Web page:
Iran protests latest: Nikki Haley says the world is watching regime's response to unrest

'The Iranian regime is finally on notice,' Haley says

Emily Shugerman
New York
Friday 05 January 2018 23:24 GMT
Iranian protesters chant slogans at a rally in Tehran, Iran
Iranian protesters chant slogans at a rally in Tehran, Iran

The United States called an emergency UN Security Council meeting to show the Iranian government that “the world will be watching” their response to this week’s protests, Ambassador Nikki Haley has said.

Tens of thousands of Iranians took to the streets to protest economic stagnation, rising prices, and fears of political repression in recent days. Tehran responded by shutting off access to some social media and messaging apps, and broadcasting footage of other, pro-government rallies.

Ms Haley, the US ambassador to the UN, praised the anti-government protesters, saying that "the world should applaud their courage," and that the US "stands unapologetically with those in Iran who seek freedom for themselves."

"The Iranian regime is finally on notice: The world will be watching what you do," she said on Friday.

She added that the international community cannot let Tehran silence protesters' messages, particularly by blocking social media.

Ms Haley has previously said the protests were a matter of Iranians’ human rights, as well as international peace and security. US President Donald Trump has expressed support for the anti-government protesters as well.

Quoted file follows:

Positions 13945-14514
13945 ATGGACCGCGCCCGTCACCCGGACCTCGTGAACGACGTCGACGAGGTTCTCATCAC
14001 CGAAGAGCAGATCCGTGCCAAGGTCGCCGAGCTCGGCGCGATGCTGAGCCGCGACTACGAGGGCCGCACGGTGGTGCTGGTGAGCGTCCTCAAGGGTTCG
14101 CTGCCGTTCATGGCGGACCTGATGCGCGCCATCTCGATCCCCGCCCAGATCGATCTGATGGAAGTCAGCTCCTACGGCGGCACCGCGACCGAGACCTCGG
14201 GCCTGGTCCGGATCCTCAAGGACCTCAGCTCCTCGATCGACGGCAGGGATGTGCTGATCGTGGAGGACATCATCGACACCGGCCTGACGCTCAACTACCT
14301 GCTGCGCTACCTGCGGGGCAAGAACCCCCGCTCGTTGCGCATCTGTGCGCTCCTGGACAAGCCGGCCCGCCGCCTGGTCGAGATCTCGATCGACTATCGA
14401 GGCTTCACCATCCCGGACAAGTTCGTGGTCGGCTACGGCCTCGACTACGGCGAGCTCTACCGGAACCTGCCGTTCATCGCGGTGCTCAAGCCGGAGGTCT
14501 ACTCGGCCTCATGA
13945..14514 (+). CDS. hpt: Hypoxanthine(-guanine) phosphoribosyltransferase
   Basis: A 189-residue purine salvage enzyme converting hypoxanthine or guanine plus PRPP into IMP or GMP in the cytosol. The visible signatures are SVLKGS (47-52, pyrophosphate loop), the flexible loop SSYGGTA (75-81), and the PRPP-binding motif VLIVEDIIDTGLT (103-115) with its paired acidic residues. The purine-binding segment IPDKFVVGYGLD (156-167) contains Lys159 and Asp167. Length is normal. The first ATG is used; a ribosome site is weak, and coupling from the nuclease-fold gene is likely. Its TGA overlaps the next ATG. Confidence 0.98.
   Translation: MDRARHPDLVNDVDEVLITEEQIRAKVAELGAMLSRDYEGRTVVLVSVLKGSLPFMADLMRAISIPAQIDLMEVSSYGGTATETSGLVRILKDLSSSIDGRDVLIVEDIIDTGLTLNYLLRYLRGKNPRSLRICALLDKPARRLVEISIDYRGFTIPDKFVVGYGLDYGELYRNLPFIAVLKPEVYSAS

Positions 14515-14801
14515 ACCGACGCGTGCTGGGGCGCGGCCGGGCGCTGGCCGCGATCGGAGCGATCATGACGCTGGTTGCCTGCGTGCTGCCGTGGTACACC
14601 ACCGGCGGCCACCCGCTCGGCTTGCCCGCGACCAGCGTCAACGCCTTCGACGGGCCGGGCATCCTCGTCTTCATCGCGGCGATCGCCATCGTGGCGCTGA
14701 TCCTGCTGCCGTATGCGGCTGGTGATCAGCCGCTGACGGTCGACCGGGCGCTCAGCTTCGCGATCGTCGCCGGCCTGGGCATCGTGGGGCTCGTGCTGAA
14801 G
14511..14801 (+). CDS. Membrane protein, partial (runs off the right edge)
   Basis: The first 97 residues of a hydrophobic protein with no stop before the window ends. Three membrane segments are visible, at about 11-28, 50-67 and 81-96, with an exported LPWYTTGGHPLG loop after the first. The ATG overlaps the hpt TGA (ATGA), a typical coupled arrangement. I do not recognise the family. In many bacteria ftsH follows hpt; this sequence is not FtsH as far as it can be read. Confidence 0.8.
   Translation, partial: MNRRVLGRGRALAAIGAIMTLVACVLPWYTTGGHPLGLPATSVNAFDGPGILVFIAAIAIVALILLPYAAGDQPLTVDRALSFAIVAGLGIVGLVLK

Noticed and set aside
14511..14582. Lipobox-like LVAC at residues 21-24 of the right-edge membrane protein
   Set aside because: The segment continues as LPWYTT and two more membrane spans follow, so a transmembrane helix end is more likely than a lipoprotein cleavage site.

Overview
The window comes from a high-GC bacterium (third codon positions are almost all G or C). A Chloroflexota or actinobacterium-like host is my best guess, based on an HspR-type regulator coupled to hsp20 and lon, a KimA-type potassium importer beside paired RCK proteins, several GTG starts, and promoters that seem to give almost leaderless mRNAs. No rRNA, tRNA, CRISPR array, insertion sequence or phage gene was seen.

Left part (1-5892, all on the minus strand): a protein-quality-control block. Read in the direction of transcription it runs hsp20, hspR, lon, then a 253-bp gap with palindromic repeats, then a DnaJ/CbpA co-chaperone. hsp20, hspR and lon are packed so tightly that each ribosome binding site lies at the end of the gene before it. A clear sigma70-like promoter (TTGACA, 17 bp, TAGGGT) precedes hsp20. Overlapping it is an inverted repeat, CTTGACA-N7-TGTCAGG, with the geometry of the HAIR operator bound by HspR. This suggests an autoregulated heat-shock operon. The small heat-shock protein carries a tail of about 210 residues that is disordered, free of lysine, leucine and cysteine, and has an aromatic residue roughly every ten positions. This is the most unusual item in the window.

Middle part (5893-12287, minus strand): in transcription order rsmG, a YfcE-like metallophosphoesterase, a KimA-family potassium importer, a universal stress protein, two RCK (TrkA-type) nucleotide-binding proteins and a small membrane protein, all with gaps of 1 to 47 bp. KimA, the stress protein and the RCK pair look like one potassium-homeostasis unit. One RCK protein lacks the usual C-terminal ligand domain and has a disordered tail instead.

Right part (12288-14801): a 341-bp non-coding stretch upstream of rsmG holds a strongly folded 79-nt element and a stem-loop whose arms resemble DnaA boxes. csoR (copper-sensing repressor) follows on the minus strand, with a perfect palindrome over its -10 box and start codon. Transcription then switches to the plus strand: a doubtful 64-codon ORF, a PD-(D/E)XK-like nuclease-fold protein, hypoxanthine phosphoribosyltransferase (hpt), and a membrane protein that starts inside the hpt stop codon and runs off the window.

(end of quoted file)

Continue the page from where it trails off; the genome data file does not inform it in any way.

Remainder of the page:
Iranian Interior Minister Abdolreza Rahmani Fazli said on Friday that about 42,000 people took part in the week of anti-government protests, which enveloped more than 80 towns. At least 21 people were killed.

As the protests slowed, thousands of pro-government protesters also took to the streets, some holding pictures of Iranian President Hassan Rouhani and waving national flags. State TV reported pro-government demonstrations in dozens of cities and towns.

Hardline cleric Ayatollah Ahmad Khatami's suggested the government should soothe unrest by creating its own social media platforms, claiming that "cyberspace was kindling the fire of the battle”.

"When cyberspace was closed down, the sedition was stopped,” Mr Khatami said. “The nation does not support a social network that has its key in the hands of the United States."

Pro-regime supporters in Iran take to the streets in State TV footage

Other Iranian leaders have also accused the US of having a role in the protests. The country’s prosecutor general claimed the CIA was the “main designer” of the protests, and Ambassador Gholamali Khoshroo said Mr Trump had "incited Iranians to engage in disruptive acts” through his “absurd tweets”.

Russia’s UN ambassador also accused the US of overstepping its bounds on Friday, claiming the calls for a Security Council meeting interfered with the country’s sovereignty.

Mr Trump has been vocal in his support of the protests, which he said were a response to the “brutal and corrupt Iranian regime”.

"The great Iranian people have been repressed for many years,” he tweeted earlier this week. “They are hungry for food & for freedom. Along with human rights, the wealth of Iran is being looted. TIME FOR CHANGE!”

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